WASHINGTON--Secretary of Education Lamar Alexander has proposed financing this year’s Blue Ribbon Schools competition from a $100-million fund set aside for new programs.
Funding for the popular recognition program was not included in the fiscal 1992 budget, and a furor erupted when the Education Department announced that this years competition would be canceled--after thousands of schools had already participated in a time-consuming screening process that yielded 477 finalists. (See Education Week, Jan. 15, 1992.)
Congressional sources said the decision was based not on opposition to the program, but on a lack of vocal support in a tight budgetary climate. However, while lawmakers are apparently willing to restore the funds, legislative and budgetary rules severely limit the sources from which such a funding transfer could come.
Mr. Alexander decided to tap the “educational excellence” fund--even though that money would support whatever portions of his America 2000 strategy are enacted--because the other options were more complicated and would have cut deeply into small programs, a spokesman said.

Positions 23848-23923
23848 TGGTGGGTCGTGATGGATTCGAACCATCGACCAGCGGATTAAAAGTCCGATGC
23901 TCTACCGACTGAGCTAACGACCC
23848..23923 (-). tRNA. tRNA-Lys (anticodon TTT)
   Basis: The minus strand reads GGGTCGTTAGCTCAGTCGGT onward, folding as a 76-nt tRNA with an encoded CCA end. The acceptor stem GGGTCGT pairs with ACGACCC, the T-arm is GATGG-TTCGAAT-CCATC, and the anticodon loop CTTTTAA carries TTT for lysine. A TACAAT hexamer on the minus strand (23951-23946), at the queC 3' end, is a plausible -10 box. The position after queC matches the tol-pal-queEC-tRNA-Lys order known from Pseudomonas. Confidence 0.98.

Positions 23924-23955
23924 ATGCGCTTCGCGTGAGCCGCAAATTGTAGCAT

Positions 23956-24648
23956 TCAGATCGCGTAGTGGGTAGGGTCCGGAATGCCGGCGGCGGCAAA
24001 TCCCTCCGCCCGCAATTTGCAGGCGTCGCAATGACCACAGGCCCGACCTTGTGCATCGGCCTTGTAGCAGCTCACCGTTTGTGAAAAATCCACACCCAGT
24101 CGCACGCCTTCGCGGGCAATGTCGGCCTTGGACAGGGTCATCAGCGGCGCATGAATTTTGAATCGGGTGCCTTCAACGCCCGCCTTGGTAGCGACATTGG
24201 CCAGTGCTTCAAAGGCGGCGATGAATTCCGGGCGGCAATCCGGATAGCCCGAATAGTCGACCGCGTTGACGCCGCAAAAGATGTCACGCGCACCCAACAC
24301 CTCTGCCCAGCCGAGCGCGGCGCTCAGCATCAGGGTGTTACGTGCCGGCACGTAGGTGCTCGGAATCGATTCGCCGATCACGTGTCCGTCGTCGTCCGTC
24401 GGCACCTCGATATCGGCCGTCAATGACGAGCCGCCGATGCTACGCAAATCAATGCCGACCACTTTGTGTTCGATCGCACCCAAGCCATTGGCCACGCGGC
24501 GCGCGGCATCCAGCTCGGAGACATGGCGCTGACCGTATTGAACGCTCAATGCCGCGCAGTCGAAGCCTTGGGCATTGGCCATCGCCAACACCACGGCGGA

In a letter to lawmakers, the Secretary said that language governing the use of the excellence fund allows him to allocate the $885,000 needed for the recognition program without Congressional approval.
Congressional aides strongly disagreed, noting that the money is earmarked for existing formula-grant programs if nothing new is authorized by April 1.
House appropriators have agreed to the transfer, but they specified in their letter that they deem it a reprogramming request that requires their consent. An aide said they want to set a precedent in case new programs are not enacted and allocation of the excellence funds becomes an issue.
A Senate aide said appropriators would probably take up the issue this week.
A version of this article appeared in the February 12, 1992 edition of Education Week as Alexander Finds Funding Source For School-Recognition Program